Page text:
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afterward appears Archbishop Augsburg authority bishop Brandenburg brother Bucer Bugenhagen cause character Christian church clergy commanded concerning conduct Confession Confession of Augsburg conscience contrary council council of Trent danger death declared decree desire diet diet of Augsburg divines doctrine dominions Duke Duke of Saxony ecclesiastical edict of Worms effect Elector of Brandenburg Elector of Saxony emperor enemies errors faith Father favour friends Germany gospel grace Holy honour hope Interim Joachim John justified Justus Jonas King labours landgrave Landgrave of Hesse learned letter liberty Lord Luther Lutheran Maimbourg manner Maurice means Meinier Melancthon Mersburg mind ministers never observed occasion papal parties pastors peace persons piety pious pope prayer preaching present princes principles proceedings Protestants Ratisbon reader received reformation religion religious Roman Catholic Rome sacrament says Scripture sentiments Smalkald spirit suffered things tion Trent truth Vergerio wished Wittemberg Word writings zeal
Page 261 - But the wisdom that is from above, is first pure, then peaceable, gentle, and easy to be entreated, full of mercy and good fruits, without partiality, and without hypocrisy. And the fruit of righteousness is sown in peace of them that make peace.
Page 200 - Thy dead men shall live, Together with my dead body shall they arise. Awake and sing, ye that dwell in dust: For thy dew is as the dew of herbs, And the earth shall cast out the dead.
Page 347 - A DESCRIPTION OF PITCAIRN'S ISLAND, AND ITS INHABITANTS. With an Authentic Account of the Mutiny of the Ship Bounty, and of the subsequent Fortunes of the Mutineers.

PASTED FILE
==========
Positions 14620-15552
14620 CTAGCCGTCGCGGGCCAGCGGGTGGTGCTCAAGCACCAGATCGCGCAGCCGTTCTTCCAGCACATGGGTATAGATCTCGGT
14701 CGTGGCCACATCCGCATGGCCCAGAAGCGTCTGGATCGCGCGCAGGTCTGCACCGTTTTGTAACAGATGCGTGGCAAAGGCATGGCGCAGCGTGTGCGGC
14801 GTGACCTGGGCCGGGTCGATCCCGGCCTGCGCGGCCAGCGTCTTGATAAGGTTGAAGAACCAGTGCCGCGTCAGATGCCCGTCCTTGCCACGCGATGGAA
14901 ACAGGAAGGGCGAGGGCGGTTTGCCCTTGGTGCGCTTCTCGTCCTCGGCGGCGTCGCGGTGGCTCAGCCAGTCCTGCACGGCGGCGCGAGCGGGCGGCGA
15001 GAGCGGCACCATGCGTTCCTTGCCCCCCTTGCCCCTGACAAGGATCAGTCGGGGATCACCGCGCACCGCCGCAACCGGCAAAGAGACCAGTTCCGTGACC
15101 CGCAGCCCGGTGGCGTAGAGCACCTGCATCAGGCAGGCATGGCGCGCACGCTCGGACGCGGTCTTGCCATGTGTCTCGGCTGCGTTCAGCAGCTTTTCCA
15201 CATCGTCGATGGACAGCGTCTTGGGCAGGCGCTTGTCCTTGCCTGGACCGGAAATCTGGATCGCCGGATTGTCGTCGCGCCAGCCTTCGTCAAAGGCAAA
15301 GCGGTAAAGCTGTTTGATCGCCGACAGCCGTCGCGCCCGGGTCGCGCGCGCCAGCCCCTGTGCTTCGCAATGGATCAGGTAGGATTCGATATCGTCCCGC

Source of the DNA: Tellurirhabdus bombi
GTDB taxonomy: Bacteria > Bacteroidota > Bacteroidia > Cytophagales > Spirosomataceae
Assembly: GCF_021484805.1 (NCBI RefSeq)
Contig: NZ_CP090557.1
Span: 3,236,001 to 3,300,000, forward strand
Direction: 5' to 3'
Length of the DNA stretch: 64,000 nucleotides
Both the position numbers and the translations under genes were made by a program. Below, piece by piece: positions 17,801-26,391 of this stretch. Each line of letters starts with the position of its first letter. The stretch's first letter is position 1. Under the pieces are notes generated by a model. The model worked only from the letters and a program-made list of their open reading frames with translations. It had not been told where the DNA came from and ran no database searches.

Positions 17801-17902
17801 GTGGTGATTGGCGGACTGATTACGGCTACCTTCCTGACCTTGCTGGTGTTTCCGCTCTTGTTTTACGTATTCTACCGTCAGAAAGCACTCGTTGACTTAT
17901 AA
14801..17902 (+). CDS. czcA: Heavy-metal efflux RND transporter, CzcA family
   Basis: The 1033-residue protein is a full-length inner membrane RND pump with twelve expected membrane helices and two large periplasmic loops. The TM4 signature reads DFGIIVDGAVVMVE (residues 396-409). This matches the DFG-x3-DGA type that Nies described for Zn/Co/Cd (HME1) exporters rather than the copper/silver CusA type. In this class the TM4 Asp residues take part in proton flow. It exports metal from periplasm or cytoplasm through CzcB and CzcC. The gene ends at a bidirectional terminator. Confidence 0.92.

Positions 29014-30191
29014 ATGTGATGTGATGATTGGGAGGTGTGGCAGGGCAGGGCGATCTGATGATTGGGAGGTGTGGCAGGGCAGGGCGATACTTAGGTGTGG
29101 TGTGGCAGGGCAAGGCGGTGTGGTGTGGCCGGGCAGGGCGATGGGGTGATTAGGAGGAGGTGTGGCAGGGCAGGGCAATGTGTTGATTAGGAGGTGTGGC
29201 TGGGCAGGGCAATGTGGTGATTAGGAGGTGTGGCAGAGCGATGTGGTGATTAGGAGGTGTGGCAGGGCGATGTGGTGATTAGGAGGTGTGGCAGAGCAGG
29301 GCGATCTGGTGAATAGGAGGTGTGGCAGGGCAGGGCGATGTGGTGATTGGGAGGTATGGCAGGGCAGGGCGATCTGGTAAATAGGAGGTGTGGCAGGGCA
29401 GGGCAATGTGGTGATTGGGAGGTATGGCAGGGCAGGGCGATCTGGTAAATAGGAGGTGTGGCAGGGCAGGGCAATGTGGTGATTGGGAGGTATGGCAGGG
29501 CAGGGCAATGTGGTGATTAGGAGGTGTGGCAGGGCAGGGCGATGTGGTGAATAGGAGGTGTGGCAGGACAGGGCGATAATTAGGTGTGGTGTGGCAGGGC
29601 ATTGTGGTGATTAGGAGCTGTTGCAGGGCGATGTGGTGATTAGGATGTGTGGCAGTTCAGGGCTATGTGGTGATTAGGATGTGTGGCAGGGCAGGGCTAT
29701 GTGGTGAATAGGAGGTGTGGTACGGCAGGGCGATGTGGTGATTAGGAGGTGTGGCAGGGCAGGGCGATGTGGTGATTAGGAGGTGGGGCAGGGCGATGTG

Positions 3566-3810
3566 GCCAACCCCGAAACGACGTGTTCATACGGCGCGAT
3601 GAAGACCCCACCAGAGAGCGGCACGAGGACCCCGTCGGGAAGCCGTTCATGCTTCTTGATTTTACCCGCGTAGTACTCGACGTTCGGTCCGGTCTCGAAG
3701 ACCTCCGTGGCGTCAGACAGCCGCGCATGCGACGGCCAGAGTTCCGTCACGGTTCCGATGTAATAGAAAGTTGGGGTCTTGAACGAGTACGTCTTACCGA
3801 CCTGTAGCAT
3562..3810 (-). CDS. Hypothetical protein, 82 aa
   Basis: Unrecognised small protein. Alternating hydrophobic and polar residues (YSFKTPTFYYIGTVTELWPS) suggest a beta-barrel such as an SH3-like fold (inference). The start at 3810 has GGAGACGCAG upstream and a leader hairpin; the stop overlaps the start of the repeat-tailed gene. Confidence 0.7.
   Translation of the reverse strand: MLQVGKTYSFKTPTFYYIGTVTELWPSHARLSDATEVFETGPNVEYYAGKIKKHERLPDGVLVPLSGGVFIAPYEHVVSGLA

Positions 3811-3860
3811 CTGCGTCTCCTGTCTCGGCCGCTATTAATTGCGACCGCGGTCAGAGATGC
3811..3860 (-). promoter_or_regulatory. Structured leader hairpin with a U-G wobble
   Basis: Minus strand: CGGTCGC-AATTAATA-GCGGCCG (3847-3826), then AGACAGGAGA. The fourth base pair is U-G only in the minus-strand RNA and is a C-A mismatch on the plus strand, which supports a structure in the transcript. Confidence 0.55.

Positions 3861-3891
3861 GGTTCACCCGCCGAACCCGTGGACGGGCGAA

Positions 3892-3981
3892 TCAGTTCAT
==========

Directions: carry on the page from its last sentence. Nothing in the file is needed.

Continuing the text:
Page 197 - ... none of these things moved him, neither counted he his life dear unto himself, so that he might finish his course with joy, and the ministry which he had received of the Lord Jesus, to testify the Gospel of the grace of God.
Page 183 - He is our God, even the God of whom cometh salvation : God is the Lord, by whom we escape death.
Page 20 - The condition of man after the fall of Adam is such that he cannot turn and prepare himself, by his own natural strength and good works, to faith, and calling upon God : Wherefore we have no power to do good works pleasant and acceptable to God, without the grace of God by Christ preventing us, that we may have a good will, and working with us, when we have that good will.
Page 200 - Come, my people, enter thou into thy chambers, and shut thy doors about thee : hide thyself as it were for a little moment, until the indignation be overpast.
Page 188 - ... disappointed him in this particular, a torrent of invective, mingled with contempt. Regardless of any distinction of rank or character when his doctrines were attacked, he chastised all his adversaries indiscriminately, with the same rough hand ; neither the royal dignity of Henry VIII. nor the eminent learning and abilities of Erasmus...
Page 189 - But these indecencies of which Luther was guilty must not be imputed wholly to the violence of his temper : they ought to be charged in part on the manners of the age. Among a rude people, unacquainted with those maxims which, by putting continual restraint on the passions of individuals, have polished society, and rendered it agreeable, disputes of every kind were managed with heat, and strong emotions were uttered in their natural language, without reserve or delicacy. At the same time, the works...